The mean accumulated score was then compared between neonates born by different modes of delivery (Fig. 1). Neonates born by emergency caesarean delivery for presumed fetal compromise had the highest mean score at 4.6 (median 4, range 2–8), whereas neonates born by instrumental delivery for a prolonged second stage had the lowest mean score at 3.8 (median 4, range 0–6). Neonates born by normal vaginal delivery had a mean score of 3.9 (median 4, range 1–7) and those born by instrumental delivery for presumed fetal compromise had a mean score of 4.2 (median 4, range 1–7). The distribution of scores was significantly different between the mode of delivery groups (Kruskal-Wallis P<.001). Other than a higher percentage of primiparous women undergoing operative delivery, no significant differences in maternal demographics were observed between the different mode of delivery groups (data not presented).
All participants were then categorized according to their accumulated score and delivery outcomes compared between the different groups (Table 3). Fetuses with the highest scores (7 or 8) had the highest incidence of emergency cesarean delivery for presumed fetal compromise with an incidence of 53.3% seen in this group. In comparison, fetuses with the lowest scores (0–2) had an incidence of cesarean delivery for presumed fetal compromise of just 3.4%. When compared with fetuses with the lowest scores, those with the highest scores were at increased risk of cesarean delivery for presumed fetal compromise with a relative risk of more than 15. These fetuses were also more likely to be diagnosed with fetal compromise during the labor and were less likely to be born vaginally (either instrumental or spontaneous vaginal delivery). Maternal demographic parameters were compared among the four different risk score groups (Table 4). Significant differences were found only in the mean gestation at assessment, which was lower (40.1 weeks of gestation) in the lowest scoring group than in the other groups (40.5, 40.7, and 40.5 weeks of gestation).
A risk score of 7–8 gave a positive likelihood ratio for fetal compromise during labor of 9.7 (assuming a score of 7–8 is a positive test and a score of less than 7 is a negative test), whereas a score of 0–2 gave a negative likelihood ratio of 0.4 (assuming a score of 0–2 indicates a negative test and a score of greater than 2 a positive test). A score of 7–8 had a positive predictive value for a diagnosis of fetal compromise during labor of 80.0%, a sensitivity of 6.8%, and a specificity of 99.3%. A score of 0–2 had a negative predictive value for a diagnosis of fetal compromise during labor of 84.8%, a sensitivity of 94.9%, and a specificity of 11.8%.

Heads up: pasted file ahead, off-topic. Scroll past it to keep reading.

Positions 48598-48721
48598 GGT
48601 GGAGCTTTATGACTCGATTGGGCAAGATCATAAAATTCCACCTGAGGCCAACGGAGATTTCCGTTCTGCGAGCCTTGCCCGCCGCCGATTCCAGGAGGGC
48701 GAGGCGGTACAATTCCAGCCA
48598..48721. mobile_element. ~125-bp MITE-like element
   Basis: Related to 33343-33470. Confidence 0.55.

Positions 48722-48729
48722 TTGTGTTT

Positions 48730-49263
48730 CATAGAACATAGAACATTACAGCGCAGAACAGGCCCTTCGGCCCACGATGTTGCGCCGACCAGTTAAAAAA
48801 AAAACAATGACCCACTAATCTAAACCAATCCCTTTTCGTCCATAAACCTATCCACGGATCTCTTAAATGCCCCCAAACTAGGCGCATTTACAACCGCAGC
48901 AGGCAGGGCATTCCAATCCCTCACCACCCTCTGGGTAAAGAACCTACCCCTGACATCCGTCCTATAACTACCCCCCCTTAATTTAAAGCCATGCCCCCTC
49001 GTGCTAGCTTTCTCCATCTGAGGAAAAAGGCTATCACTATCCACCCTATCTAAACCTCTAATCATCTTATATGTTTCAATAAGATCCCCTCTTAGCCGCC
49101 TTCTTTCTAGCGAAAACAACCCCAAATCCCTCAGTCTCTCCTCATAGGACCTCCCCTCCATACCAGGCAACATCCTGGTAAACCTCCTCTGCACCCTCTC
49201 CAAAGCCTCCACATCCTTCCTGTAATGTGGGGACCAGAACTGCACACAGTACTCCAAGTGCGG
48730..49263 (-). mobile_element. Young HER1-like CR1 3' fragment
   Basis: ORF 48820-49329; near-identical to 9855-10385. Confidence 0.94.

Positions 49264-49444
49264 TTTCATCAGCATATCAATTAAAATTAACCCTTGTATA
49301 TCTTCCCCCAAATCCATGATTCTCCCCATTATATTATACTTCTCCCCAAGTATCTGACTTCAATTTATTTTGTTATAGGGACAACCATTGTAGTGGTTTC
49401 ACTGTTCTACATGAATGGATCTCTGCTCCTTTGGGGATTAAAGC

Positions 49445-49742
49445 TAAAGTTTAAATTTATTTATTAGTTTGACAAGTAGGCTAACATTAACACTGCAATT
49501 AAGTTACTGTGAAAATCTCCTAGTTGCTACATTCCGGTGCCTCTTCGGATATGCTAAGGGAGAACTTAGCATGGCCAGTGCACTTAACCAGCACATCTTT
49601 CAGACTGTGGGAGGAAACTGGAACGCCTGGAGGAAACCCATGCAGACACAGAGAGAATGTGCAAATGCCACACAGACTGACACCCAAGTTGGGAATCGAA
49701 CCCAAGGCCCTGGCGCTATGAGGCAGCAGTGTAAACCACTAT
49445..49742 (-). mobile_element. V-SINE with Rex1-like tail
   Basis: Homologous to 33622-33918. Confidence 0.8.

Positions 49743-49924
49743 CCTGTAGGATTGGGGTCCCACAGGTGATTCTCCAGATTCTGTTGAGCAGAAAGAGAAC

Intrapartum outcomes were also evaluated (Table 5). Fetuses with higher risk scores were significantly more likely to subsequently be diagnosed with a pathologic cardiotocography (P=.003). Fetuses with the highest risk scores were more than six times more likely to subsequently have a pathologic fetal heart rate pattern during labor than those with the lowest risk scores. These fetuses were also found to have a significantly lower umbilical artery oxygen partial pressure at delivery (P=.003) (Table 6). No significant differences in the incidence of meconium-stained liquor or cardiotocographies classified as suspicious were observed among the different risk score groups. Fetuses in the highest risk score groups were significantly smaller (birth weight- and gestation-matched birth weight percentile) than those in the lowest risk score groups (P=.01 and <.001, respectively). Excluding the difference in umbilical artery oxygen partial pressure at delivery, no significant differences were observed in any of the neonatal outcome variables (Table 6) among the different risk score groups.
In this article, we report the development of a composite risk score for the prediction of intrapartum fetal compromise, in appropriately grown term neonates, using simple Doppler measurements from three fetal vessels. Fetuses with the highest scores were at significantly increased risk of being diagnosed with fetal compromise during labor and of requiring emergency cesarean delivery. They were also significantly less likely to be born vaginally. Although multivessel fetal Doppler is used in the management of fetal growth restriction, its value in the appropriately grown fetus has not been proven.
Our group has previously demonstrated that the umbilical artery pulsatility index, MCA pulsatility index, cerebral–umbilical ratio,14 and umbilical venous flow rate,15 when measured in early labor, vary significantly between fetuses subsequently born by different modes of delivery. Although all had good negative predictive value, particularly the cerebral–umbilical ratio (negative predictive value 99%), their positive predictive value was relatively low (36%). By combining these parameters into a composite risk score, we now demonstrate that the positive predictive value can be improved to greater than 50% for the likelihood of intrapartum compromise for neonates with the highest risk scores while maintaining good negative predictive value for those with the lowest risk scores. In this study, fetuses with the highest risk scores were almost 16 times more likely to require cesarean delivery for fetal compromise when compared with those with the lowest risk scores.